Camera: How To


Almost, if not everyone, has used a camera before. Whether it’s for a selfie, a landscape, or just recording a random memory, a camera is a fantastic way to immortalize history, or maybe just that funny thing your friend did. Although most people have used a camera, not everyone uses a professional camera, and even less of those users use the manual mode, but manual mode can make the difference between a professional picture and a blurry messed up one. Lucky for everyone, it isn’t necessary to use a professional camera, help as it may, but it’s really about understanding the fundamentals of what a camera is doing in the process of taking a picture.


The biggest and most important part of taking a picture is lighting. Think of your camera as a bucket, and light as water. Your bucket has a fixed capacity, but you can change how much water goes in. If there is too much water in the bucket, then it overflows. If there are a couple drops, you don’t even cover the whole bottom of the bucket. Similarly, if there is too much light going into the camera, then the image is washed out, and if there is too little light, then the image is too dark. If you get the right amount of water, then the bucket is filled perfectly. Get the right amount of light for your camera, then you’re already on your way to a good picture.


Although it can be hard to find places with the right amount of light, there is hope yet. Depending on the camera, usually a camera with manual mode capabilities (every professional camera and now most smart phones) there are three different settings that can control the amount of light going into the camera’s sensor. ISO, Aperture, and shutter speed. Now I know those are some fancy words, but they’re not as bad as they seem. ISO is the sensitivity of the camera’s sensor. The higher the ISO the brighter the overall image will be, but get too high, and there will be noise in the image. Going back to the water and bucket example, the ISO can alter the size of the bucket to a certain degree. If the environment is too bright, bring the ISO down to counteract it. If it’s dark, then bring the ISO up to make the image brighter. The problem is, you can only stretch the bucket so much until the water is just too much for the structural integrity of the bucket. Make the ISO too bright and the image will have noise (all those tiny colorful dots on top of the image).


 Another form of light control is the aperture. Although aperture, commonly measured in f/stops, can also control light, it’s fulfilling a different purpose than ISO. Aperture controls the depth of field in one’s image. You know how some really cool portrait pictures of people have really clear foreground (subject) and a blurry background. How depth of field works is controlling the amount of light coming through the lens in order to control the aperture of the image. For a quick example of aperture, hold a pencil or pen 5-8 inches away from your face while facing something on a wall or anything in the distance then close one eye and focus on the pencil. Notice how the background is blurry. Now focus on something in the background, notice how the pencil is blurry? That’s what aperture is controlling. The smaller the number, the more the lens opens up ie; f/1.4, f/2.8, f/4 and larger numbers mean smaller lens opening ie; f/10, f/15, f/22. The wider the aperture, the more blurry the background is, the brighter the overall image will be. The tighter the opening is, more things will be in focus but the overall image will be darker. You can use ISO to balance things out, but there’s still one more thing to cover.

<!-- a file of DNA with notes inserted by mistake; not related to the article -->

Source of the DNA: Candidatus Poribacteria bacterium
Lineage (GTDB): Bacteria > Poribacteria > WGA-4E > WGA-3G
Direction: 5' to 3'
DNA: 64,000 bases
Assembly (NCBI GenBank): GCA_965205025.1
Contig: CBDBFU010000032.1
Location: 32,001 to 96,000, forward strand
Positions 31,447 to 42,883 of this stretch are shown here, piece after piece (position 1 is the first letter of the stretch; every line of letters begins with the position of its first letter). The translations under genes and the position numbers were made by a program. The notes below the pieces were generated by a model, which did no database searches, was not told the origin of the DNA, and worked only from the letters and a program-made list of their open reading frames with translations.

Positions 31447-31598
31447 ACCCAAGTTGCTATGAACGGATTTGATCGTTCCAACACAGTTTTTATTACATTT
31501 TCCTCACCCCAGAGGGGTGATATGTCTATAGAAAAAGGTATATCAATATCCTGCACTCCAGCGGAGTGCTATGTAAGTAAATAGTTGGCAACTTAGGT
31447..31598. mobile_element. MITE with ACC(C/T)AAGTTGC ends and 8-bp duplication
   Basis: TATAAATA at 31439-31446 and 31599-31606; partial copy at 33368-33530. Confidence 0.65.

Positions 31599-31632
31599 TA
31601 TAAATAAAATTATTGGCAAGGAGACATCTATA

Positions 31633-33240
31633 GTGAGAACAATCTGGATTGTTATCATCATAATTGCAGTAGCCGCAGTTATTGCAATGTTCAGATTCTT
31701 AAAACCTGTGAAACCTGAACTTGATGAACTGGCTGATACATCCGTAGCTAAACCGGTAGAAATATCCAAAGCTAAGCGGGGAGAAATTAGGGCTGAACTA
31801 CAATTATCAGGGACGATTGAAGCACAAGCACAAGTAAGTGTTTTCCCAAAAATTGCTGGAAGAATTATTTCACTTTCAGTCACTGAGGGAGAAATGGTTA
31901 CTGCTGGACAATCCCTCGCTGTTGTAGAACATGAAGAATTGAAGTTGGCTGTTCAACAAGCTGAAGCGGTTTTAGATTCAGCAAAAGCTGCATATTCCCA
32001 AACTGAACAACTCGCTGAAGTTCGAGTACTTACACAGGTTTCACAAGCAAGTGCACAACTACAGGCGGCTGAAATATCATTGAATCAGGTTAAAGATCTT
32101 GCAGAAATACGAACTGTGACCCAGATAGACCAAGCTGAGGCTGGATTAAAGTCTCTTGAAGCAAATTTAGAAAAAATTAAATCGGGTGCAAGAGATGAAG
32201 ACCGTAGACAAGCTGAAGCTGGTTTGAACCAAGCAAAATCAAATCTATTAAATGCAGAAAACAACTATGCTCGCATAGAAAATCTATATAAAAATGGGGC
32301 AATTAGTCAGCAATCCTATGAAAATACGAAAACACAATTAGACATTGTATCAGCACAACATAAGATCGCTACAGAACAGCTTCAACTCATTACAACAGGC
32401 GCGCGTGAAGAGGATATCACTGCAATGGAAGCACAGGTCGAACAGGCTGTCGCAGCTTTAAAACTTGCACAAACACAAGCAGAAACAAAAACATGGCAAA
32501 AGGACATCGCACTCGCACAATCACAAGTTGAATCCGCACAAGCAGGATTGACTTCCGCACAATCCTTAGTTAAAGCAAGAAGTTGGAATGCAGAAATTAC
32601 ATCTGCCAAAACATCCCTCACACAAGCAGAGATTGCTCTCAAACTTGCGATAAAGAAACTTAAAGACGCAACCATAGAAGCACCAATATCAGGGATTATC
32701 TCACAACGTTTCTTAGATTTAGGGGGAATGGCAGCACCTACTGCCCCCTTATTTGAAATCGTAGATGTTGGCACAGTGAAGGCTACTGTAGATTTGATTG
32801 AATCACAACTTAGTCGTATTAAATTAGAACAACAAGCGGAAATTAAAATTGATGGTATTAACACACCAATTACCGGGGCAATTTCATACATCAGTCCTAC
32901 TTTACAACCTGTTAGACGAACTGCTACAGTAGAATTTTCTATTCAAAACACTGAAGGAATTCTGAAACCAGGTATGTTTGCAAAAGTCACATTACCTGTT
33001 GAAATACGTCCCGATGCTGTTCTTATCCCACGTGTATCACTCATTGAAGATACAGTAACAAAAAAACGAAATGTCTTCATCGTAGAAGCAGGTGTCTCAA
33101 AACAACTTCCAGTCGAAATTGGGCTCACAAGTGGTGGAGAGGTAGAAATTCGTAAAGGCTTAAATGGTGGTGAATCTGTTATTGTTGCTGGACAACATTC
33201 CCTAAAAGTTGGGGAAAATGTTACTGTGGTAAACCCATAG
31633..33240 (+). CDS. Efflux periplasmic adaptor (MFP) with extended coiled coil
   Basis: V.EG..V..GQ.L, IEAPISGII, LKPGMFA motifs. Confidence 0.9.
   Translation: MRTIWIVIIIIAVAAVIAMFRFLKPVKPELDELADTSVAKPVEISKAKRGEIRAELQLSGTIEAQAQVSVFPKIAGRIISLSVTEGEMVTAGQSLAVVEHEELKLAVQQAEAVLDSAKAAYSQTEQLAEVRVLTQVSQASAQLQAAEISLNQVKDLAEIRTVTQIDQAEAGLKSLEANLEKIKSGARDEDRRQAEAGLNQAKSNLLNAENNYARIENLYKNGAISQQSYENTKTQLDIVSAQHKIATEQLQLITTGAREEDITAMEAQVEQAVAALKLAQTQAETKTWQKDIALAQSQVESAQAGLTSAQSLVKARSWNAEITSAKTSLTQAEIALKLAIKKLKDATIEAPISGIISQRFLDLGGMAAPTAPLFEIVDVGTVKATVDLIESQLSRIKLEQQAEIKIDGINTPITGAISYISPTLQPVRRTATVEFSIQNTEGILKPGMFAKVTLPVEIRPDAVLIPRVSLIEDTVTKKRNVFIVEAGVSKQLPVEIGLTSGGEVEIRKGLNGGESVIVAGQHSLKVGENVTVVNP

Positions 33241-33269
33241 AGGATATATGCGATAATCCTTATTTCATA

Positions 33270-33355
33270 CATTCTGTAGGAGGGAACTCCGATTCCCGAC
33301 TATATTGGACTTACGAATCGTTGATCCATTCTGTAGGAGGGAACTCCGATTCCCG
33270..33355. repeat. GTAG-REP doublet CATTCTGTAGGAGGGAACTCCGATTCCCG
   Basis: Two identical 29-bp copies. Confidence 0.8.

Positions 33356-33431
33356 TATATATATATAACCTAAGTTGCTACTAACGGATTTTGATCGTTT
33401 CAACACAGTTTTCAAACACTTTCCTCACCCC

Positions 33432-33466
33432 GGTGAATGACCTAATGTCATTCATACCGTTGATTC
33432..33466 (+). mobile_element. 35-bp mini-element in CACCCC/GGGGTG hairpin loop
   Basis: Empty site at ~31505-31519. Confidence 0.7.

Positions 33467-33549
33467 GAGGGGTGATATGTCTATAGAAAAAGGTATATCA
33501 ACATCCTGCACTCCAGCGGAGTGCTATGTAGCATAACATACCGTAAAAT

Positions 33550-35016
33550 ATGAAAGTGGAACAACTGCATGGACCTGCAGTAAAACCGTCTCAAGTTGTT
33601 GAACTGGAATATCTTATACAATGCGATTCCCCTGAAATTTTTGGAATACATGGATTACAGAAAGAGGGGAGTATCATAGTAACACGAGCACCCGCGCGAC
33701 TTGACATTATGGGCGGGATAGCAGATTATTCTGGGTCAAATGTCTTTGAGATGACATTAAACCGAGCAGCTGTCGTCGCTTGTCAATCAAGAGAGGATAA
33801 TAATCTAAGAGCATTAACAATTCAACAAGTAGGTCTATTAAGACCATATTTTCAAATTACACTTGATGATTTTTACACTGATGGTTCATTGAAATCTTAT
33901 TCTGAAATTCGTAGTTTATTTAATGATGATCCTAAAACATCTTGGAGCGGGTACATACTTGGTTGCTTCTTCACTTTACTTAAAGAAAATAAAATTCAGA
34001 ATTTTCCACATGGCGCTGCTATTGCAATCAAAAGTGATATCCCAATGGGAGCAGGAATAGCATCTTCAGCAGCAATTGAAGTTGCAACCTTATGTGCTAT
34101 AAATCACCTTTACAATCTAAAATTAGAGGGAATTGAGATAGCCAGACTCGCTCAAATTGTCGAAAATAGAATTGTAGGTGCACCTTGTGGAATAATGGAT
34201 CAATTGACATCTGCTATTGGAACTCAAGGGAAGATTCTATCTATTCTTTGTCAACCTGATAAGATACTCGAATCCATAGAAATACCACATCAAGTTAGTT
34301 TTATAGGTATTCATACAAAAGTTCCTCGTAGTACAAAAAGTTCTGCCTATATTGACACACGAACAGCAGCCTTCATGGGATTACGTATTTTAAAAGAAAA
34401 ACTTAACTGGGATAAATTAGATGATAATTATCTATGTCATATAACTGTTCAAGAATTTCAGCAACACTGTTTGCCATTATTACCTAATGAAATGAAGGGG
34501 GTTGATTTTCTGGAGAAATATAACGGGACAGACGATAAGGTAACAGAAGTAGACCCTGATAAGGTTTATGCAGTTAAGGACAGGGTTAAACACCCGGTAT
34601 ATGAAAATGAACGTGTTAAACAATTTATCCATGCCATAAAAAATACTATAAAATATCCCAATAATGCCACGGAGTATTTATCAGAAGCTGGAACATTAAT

Shutter speed is pretty straightforward. It controls the amount of time that the sensor is exposed to light. The longer the exposure, the brighter the image will be, but exposure time also controls motion blur. The best way to explain this in action is by example. If you’re trying to take a picture of a moving subject, you’ll want to use a fast shutter, measured in seconds, such as 1/100 or 1/250. For stills or long exposures, you’ll want to use a slightly longer exposure time, such as 1/50, or 1/40. 


Basically, Aperture controls the amount of light coming into the camera through the lens, Shutter is how long the sensor is exposed to light, and ISO controls how sensitive the sensor itself is. Not all forms of light control are created equal. They are however created in conjunction with each other. The order of light control should be corrected by the following: Aperture, then Shutter, and finally ISO. It is imperative that you adjust the ISO last as ISO, if done incorrectly, can bring in the most amount of noise/grain in the frame. 


Good luck prospective photographers on all your creative endeavors!